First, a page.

The effect of ultraviolet (UV-B) radiation on the accumulation and tissue localization of phenolic compounds in two strains of callus cultures of tea plant (Camellia sinensisL.) were investigated. The strains differed in their morphological and physiological characteristics and biosynthetic capacity. UV-B radiation hampered culture growth, decreased the size of callus-forming cells and promoted the accumulation of soluble and, to a lesser extent, polymeric forms of phenolic compounds, such as lignin. This accumulation was accompanied by an increase in the phenolic compound deposition in cell walls and intercellular space and by deposition of a lignin-like material on the surface of callus cultures. The strain characterized by an increased formation of phenolic compounds was more resistant to UV-B radiation as compared to that with lower phenolic productivity.
Russian Journal of Plant Physiology – Springer Journals
Published: Oct 17, 2004
It’s your single place to instantly
discover and read the research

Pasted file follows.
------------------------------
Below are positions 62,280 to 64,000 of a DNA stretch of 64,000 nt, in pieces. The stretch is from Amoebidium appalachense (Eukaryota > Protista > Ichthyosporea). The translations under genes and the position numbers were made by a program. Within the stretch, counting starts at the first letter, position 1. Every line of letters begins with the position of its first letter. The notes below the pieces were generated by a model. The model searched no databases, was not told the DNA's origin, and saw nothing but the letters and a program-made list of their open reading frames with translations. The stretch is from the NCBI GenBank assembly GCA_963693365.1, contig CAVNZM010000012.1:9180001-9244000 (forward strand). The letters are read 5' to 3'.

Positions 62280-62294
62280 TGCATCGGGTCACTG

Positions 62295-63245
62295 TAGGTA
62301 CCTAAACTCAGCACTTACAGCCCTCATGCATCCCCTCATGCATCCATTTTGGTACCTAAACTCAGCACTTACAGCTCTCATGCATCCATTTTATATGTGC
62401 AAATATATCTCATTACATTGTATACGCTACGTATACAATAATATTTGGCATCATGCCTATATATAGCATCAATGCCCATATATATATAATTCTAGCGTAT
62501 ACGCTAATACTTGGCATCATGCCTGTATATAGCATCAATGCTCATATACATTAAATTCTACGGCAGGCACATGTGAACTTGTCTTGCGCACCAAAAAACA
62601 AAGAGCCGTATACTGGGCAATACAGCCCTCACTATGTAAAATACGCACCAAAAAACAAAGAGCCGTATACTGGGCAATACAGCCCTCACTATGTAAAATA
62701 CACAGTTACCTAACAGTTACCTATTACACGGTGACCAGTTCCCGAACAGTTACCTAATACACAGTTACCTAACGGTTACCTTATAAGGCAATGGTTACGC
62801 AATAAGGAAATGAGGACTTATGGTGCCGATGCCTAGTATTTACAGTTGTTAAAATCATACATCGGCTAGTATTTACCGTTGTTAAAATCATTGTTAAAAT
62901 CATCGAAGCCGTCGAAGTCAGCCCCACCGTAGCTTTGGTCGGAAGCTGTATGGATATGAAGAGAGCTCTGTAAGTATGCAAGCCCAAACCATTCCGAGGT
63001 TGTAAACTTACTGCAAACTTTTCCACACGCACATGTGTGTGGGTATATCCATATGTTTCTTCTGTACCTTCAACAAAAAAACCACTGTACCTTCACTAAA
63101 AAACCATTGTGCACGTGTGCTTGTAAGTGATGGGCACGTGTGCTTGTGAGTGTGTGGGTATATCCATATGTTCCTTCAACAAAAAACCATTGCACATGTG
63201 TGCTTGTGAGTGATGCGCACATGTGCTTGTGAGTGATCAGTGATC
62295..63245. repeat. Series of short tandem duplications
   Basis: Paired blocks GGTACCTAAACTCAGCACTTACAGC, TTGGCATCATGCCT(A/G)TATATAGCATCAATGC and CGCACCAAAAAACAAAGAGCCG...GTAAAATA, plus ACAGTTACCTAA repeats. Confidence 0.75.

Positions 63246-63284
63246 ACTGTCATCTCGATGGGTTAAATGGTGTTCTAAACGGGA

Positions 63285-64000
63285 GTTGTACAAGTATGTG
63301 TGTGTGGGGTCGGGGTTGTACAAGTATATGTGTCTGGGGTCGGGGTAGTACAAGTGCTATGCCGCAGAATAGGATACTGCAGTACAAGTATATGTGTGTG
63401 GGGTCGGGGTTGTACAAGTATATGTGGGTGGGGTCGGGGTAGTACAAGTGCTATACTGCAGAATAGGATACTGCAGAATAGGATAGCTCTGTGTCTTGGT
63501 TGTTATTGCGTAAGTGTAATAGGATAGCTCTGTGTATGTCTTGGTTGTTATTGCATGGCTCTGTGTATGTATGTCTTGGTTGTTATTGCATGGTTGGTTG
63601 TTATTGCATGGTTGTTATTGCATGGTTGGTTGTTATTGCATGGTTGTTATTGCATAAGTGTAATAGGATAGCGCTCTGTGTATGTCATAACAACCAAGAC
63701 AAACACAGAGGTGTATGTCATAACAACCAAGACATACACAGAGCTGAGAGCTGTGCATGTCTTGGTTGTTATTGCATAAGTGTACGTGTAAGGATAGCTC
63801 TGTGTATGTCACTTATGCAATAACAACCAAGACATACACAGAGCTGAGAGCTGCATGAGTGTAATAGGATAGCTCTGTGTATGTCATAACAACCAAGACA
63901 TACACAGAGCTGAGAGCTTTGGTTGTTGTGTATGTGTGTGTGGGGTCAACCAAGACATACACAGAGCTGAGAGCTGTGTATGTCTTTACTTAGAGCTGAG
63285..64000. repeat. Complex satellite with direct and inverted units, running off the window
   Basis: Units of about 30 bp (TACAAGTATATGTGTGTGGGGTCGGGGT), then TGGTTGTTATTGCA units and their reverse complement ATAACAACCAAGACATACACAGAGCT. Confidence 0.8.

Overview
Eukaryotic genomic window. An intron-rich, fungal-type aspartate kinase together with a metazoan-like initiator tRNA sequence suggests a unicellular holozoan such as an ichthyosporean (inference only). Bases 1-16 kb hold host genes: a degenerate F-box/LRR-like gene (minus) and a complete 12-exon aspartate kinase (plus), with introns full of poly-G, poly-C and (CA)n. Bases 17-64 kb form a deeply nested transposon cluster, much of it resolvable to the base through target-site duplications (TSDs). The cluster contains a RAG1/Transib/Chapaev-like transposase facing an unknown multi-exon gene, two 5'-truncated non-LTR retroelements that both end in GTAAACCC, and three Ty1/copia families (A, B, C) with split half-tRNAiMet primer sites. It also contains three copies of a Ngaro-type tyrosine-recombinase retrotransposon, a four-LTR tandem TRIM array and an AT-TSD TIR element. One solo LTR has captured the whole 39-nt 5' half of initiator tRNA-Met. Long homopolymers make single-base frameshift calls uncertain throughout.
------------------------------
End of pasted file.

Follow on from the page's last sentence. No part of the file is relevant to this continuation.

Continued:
that matters to you.
Enjoy affordable access to
over 18 million articles from more than
15,000 peer-reviewed journals.
All for just $49/month
Query the DeepDyve database, plus search all of PubMed and Google Scholar seamlessly
Save any article or search result from DeepDyve, PubMed, and Google Scholar... all in one place.
Get unlimited, online access to over 18 million full-text articles from more than 15,000 scientific journals.
Read from thousands of the leading scholarly journals from SpringerNature, Elsevier, Wiley-Blackwell, Oxford University Press and more.
All the latest content is available, no embargo periods.
“Hi guys, I cannot tell you how much I love this resource. Incredible. I really believe you've hit the nail on the head with this site in regards to solving the research-purchase issue.”Daniel C.
“Whoa! It’s like Spotify but for academic articles.”@Phil_Robichaud
“I must say, @deepdyve is a fabulous solution to the independent researcher's problem of #access to #information.”@deepthiw
“My last article couldn't be possible without the platform @deepdyve that makes journal papers cheaper.”@JoseServera